If we would just ask more questions — with a real intent to learn, to understand, to come together — we could rather quickly fan the flames of this pressing desire that results in knee-jerk assumption-making.
Dr. Warren Goldstein, the Chief Rabbi of South Africa, calls this “making space for each other” which means “transcending our ego, rising above ourselves, and developing the capacity to show understanding, forgiveness, and compassion to those around us.”2
4. Trauma as Social Glue
In the wake up Hamas’ October 7th terror attacks, Israel went from a budding civil war (as a result of controversial judicial reform legislation) and a more generally increasing “everyone for themselves” environment, to one big happy Jewish family in a matter of hours.
It turns out that traumas are not merely psychological but collective experiences that play a key role in defining the origins and outcomes of critical social conflicts.
According to Gilad Hirschberger, a professor at Interdisciplinary Center Herzliya in Israel, individuals and nations possess a collective memory of historical events, even those that took place long before they were born, and certainly ones that recently transpired.3 This collective memory does not constitute an accurate record of history, but rather is constructed by members of the group who function as “lay historians” in an attempt to inject meaning into history and provide a usable past that serves an important function in the present.
One primary function of collective memories is to create and maintain social identity, and history provides us with narratives that tell us who we are, where we came from, and where we should be going. It defines a trajectory which helps construct the essence of a group’s identity.
Collective memory not only promotes the construction of identity, but also the preservation of a positive collective identity and a sense of worth. This can be achieved through social comparisons and devaluations of other groups, and also through the reconstruction of reality and memory as to uphold a positive image of the group.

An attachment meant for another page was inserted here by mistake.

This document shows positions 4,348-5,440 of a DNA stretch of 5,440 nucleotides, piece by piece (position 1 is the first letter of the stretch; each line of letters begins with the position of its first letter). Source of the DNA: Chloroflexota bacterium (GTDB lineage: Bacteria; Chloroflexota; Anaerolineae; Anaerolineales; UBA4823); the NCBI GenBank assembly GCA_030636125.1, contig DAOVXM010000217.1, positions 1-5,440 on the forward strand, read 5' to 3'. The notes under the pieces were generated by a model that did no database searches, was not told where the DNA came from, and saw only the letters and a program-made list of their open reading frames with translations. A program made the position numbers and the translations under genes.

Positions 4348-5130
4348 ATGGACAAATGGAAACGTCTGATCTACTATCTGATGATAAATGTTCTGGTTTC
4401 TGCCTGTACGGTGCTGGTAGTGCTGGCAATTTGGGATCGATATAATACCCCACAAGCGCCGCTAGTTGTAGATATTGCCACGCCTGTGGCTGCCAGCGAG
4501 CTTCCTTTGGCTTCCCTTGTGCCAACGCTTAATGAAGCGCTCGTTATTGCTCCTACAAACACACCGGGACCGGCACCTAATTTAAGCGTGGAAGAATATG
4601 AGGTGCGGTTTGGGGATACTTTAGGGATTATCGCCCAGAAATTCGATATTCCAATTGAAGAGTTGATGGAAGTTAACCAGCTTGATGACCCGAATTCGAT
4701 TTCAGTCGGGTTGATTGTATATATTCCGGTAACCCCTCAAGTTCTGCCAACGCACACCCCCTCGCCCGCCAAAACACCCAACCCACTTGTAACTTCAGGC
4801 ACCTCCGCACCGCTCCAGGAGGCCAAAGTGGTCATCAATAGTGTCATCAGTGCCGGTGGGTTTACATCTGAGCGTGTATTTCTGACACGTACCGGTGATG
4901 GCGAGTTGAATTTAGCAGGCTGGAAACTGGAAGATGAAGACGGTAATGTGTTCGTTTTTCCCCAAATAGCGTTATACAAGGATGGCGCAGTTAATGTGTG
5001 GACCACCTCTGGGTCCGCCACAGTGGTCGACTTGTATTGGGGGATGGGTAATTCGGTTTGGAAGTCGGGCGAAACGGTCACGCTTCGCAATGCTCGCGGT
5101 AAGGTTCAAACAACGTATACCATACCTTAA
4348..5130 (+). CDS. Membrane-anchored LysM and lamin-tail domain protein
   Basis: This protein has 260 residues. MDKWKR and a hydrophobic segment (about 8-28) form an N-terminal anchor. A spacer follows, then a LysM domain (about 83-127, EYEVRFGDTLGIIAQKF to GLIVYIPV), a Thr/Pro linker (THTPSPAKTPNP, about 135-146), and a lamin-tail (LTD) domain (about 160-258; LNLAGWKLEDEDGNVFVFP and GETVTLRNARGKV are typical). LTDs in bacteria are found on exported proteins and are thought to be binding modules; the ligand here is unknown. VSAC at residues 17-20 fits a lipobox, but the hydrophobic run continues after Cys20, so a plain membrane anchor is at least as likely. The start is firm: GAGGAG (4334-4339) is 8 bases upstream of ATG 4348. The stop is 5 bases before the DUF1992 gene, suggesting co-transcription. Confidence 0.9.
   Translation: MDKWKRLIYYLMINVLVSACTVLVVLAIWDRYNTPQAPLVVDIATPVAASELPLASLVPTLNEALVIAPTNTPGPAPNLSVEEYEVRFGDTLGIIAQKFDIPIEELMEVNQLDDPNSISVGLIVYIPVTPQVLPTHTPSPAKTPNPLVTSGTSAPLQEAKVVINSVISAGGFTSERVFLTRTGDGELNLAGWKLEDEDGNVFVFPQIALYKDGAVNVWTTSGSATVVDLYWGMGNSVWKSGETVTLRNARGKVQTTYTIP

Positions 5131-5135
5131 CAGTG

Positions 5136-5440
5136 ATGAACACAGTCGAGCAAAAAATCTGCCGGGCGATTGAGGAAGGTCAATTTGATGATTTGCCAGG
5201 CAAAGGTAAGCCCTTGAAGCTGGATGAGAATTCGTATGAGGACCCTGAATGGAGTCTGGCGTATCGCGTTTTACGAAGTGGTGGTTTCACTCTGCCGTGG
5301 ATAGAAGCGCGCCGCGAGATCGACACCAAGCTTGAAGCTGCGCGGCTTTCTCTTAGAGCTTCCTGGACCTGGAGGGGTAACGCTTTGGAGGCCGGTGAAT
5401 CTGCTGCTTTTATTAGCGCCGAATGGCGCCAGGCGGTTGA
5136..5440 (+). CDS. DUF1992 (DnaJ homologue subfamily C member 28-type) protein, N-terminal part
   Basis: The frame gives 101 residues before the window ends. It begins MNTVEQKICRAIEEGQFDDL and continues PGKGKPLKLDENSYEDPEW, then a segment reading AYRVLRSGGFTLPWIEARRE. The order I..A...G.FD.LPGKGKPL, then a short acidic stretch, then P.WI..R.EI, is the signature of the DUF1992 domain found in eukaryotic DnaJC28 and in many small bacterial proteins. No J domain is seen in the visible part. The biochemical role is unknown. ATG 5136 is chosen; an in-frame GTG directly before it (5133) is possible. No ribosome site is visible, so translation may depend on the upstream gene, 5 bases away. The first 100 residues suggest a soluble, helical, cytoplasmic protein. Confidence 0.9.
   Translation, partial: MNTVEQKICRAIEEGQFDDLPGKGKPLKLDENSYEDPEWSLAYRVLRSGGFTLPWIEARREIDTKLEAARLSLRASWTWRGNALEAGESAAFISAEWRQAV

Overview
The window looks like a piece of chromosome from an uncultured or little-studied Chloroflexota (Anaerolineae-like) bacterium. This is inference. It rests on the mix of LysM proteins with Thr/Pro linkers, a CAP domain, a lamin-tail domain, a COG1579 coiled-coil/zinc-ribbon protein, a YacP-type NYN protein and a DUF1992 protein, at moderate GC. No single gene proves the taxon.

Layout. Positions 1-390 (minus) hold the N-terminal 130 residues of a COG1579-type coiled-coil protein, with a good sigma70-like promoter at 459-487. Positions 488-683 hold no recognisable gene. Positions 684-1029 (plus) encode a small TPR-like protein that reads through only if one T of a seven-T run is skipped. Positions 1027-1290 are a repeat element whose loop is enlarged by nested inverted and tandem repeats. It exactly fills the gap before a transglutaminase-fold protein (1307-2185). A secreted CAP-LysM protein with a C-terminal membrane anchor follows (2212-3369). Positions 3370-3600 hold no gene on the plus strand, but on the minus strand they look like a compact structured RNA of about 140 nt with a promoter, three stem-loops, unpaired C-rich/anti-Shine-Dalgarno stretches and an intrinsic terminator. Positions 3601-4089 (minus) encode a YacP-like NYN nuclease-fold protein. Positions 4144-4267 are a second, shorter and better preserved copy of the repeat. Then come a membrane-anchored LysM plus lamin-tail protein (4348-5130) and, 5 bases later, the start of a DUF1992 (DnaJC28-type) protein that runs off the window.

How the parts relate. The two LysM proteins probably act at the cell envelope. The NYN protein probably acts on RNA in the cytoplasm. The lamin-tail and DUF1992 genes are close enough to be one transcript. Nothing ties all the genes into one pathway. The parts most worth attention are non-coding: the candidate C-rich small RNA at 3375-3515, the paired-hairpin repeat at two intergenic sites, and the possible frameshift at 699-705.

Collective trauma may threaten collective identity; it may raise questions about the significance of the group, and about core belief systems for both the victims (e.g., “Where was God when the trauma happened?”), and the perpetrators (“How could people commit such crimes?”). It may raise questions about the wisdom of continuing one’s affiliation with the Jewish People, a victimized group, because being a member could be continuously traumatic, and may also include feelings of humiliation and loss of agency.
These processes may compromise group cohesion and lead to the disintegration of the group. Collective trauma, however, does not necessarily have a negative impact on group identity and cohesion and often bolsters affiliation with the group through a feeling of shared fate and destiny — an integration of the traumatic experience into one’s Jewish identity and narrative.
For instance, massacres and kidnappings, as terrible as they may be, provide fertile ground for the production of cultural narratives and shared belief systems that infuse meaning and support social identity in the aftermath of calamity.
Thus, historical trauma may be integrated into the social representation of victim groups (i.e., “We are historical victims that continue to survive against all odds”; “it is our responsibility to promote values of acceptance and tolerance”), and then the trauma may have a solidifying and identity-building effect as it becomes a central feature in collective memory and group narrative.
“Study of Holocaust survivors finds trauma passed on to children’s genes.” The Guardian.
“Striving for unity among the Jewish people is a practical undertaking.” The Jerusalem Post.
“Collective Trauma and the Social Construction of Meaning.” Frontiers in Psychology.